Last week, I left my office flicking away a few tears after a particularly long, exhausting day. I wasn’t upset about anything that happened at work or elsewhere. The tears weren’t about tasks.
No, after several weeks of burying myself in work and way too many evening and weekend commitments, I was feeling overwhelmed. I wanted the comfort of physical touch. I wanted to be held.
My response wasn’t unusual. Physical touch is important and among our most basic of human needs. When met, our bodies release oxytocin, dopamine and serotonin (the “feel good” chemicals) and cortisol, the stress hormone, is inhibited. The benefits of touch include lowered stress, pain and inflammation. Our immune systems strengthen, we relax, and we may experience less symptoms of anxiety and depression. In other words, humans are generally healthier, both physically and emotionally, when appropriately and generously touched.
Society’s bookends – the very young and the elderly – are particularly at risk if not given adequate touch and human connection. We’ve heard that neglected infants can develop “failure to thrive.” Babies need to bond with a parent or guardian in the critical first five years. This includes lots of holding, eye contact and verbal affirmation. Without these interactions, they are likely to experience social deficits and setbacks in development.
In nursing homes, caregivers are trained to provide touch therapy alongside standard medical care, placing their hand on a patient’s shoulder or arm when communicating, or extending the length of a handshake or pat on the back. Such contact is vital for senior citizens, particularly if they are widowed, their families live far away or visits are few and far between. A hug a day is recommended. In fact, our need for touch is so vital, that it’s been dubbed “skin hunger.”
Singles Need Touch, Too
Young adults aren’t exempt. For single adults past the age of living at home with parents or the communal life of college residence halls, opportunities for touch are rare. We can go weeks or months without touch beyond casual business or introductory handshakes. Unless we have children of our own or family members that live nearby, it just doesn’t happen.
We live in a culture that values independence, privacy and personal space. We like to leave seats between ourselves and the people next to us on buses, in movie theaters and in restaurants. We can be so touch-averse that we bristle if someone brushes up against us. Public displays of affection, even when appropriate, can make us cringe. We also have to overcome the social stigma against physical touch between friends of the same sex or between men and women who are not romantically involved.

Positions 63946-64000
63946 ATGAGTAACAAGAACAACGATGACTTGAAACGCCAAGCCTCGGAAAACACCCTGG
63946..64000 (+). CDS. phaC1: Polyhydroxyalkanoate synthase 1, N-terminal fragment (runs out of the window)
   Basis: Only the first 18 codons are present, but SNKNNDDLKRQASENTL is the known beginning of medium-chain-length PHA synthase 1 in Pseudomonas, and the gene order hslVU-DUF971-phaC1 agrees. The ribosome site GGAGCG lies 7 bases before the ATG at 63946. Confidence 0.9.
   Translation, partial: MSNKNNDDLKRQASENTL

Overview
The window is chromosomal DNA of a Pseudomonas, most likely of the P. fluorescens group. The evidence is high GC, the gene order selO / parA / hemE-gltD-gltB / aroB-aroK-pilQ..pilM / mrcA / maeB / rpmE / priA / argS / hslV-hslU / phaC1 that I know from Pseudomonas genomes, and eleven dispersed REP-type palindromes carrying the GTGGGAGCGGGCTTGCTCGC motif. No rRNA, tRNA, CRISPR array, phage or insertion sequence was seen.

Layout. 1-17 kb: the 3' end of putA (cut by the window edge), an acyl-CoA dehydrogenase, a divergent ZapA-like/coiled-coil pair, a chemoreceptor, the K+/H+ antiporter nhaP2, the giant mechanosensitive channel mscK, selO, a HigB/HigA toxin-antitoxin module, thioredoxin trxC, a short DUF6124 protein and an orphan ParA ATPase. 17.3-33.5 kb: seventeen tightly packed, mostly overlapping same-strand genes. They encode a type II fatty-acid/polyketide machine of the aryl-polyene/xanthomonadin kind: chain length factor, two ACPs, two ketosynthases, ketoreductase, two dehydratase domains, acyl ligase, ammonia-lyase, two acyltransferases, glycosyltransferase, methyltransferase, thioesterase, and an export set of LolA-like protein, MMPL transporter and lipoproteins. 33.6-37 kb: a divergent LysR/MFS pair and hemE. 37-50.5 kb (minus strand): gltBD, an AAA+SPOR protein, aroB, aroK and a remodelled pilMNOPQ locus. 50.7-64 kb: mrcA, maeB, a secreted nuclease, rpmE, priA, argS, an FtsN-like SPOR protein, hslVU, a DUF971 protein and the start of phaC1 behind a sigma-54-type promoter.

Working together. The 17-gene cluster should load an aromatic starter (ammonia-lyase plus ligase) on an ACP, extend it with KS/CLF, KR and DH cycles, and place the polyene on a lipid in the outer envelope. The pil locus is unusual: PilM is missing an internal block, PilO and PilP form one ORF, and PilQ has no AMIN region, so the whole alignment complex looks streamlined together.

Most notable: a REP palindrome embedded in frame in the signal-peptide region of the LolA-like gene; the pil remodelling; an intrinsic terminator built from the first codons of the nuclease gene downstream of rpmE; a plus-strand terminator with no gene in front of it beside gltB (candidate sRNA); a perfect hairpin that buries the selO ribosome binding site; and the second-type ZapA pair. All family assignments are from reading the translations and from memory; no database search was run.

Our lack of positive, healthy and meaningful touch can lead to dysfunction. John Piper describes the story of a single woman who would purposely harm herself so she’d have to visit the emergency room, knowing that she would be touched by personnel as they dressed her wounds.
Although that’s an extreme example, did you know that “professional cuddlers” exist? People are paying to cuddle with another human being in businesses across the United States. While I would never frequent this type of establishment nor recommend it to others, I can understand the need underneath the patrons’ decision. Unless we’re grounded in our identity, we’re going to look toward questionable outlets to connect physically.
God Used Physical Touch
The first touch recorded in the Bible is God creating Adam and Eve with His hands. Whereas the other steps of creation were spoken into existence, with humans it was different. The experience was close, personal and hands-on. In Genesis 1:26, the triune God decides to make humankind “in our image, after our likeness.” The word “make” implies crafting with one’s hands. Adam is formed from the dust of the ground, and Eve is created or made from Adam’s rib, fashioned by God.
Whereas the Levitical laws of the Old Testament prohibited touch in a variety of circumstances, making strict distinctions between what was clean and unclean, the story changes in Christ, our forever fulfillment of the law. We see examples throughout the New Testament of Him touching people and allowing others to touch Him, restoring health and healing to lepers, a blind man, the dead and a woman with an issue of blood. We read of Jesus freely welcoming children into His arms. He even instructs the disciples, including a skeptical Thomas, to touch the open wounds in His resurrected body.
In Giving, We Receive
We need physical touch, and we have a model in Jesus of what is appropriate, generous and pure, so what do we do? We meet that need in others.
When we see a friend who could use a hug and an encouraging word, we provide it. If we sense God prompting us to get up and walk over to someone sitting alone in church and sit by them, we do it. If the person we’re dating responds best to physical touch, feeling safe and secure when we grab their hand, that simple action can be important.
We don’t give to receive, but God honors generosity and provides for His people. We ask Him to create in us a pure heart and renew a right spirit within us, so that we come to all of our acquaintances and relationships clean, with pure motives. Then, we trust Him to meet our own needs as He sees fit.
“One gives freely, yet grows all the richer; another withholds what he should give, and only suffers want. Whoever brings blessing will be enriched, and one who waters will himself be watered.” (Proverbs 11:24-25)
In a lonely and mixed-up culture, let’s be Christians who are wise and discerning about physical touch, but also quick to see needs in others and meet them, knowing how vital is it to be warmly embraced, included and incorporated. Young and old, married and single, we all need the powerful, life-giving human connection of touch.
Copyright 2017 Lindsay Blackburn. All rights reserved.